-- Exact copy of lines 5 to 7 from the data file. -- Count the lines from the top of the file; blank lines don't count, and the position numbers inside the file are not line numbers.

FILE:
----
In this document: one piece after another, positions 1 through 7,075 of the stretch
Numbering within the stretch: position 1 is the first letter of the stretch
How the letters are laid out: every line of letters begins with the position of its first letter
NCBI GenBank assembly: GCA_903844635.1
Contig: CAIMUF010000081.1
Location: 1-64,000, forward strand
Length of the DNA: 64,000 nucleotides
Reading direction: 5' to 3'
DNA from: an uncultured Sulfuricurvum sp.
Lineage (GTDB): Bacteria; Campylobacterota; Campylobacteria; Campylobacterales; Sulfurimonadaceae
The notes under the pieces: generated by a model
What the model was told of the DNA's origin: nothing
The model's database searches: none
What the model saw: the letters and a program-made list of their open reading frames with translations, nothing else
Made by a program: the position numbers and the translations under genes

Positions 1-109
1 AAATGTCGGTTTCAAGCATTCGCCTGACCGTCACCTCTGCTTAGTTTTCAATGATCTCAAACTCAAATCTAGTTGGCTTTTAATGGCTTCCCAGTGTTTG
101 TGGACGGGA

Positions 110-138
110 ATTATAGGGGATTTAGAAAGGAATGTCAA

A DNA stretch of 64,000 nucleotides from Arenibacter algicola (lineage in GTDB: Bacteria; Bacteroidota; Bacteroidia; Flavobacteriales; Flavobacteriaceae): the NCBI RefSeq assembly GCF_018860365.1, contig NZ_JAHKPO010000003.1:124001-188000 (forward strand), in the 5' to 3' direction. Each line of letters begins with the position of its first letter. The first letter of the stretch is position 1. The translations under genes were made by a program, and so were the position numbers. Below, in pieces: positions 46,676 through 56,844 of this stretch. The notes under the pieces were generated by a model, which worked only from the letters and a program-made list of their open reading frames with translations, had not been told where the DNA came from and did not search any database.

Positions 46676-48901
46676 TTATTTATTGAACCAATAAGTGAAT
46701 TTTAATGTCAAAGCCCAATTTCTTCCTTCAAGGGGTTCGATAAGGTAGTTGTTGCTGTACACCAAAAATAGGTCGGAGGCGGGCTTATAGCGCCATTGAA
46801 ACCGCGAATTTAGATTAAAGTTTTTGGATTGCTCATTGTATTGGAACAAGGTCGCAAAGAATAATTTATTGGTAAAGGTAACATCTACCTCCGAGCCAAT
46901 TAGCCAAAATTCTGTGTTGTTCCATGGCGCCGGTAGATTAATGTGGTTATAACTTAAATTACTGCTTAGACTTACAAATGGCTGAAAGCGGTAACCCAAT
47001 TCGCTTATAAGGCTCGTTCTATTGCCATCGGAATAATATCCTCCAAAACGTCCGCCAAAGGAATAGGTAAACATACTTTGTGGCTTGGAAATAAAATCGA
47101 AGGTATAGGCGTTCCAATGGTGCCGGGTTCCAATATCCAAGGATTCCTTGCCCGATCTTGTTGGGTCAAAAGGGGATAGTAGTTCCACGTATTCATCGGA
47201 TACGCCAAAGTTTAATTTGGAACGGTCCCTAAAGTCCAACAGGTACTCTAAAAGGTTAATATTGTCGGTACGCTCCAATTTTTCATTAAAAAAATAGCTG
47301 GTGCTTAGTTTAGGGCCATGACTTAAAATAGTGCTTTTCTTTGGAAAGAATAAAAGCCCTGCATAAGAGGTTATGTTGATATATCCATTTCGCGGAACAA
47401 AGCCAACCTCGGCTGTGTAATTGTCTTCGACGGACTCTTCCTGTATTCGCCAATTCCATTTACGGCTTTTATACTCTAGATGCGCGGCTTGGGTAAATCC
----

Contig: CAIMUF010000081.1
Location: 1-64,000, forward strand
Length of the DNA: 64,000 nucleotides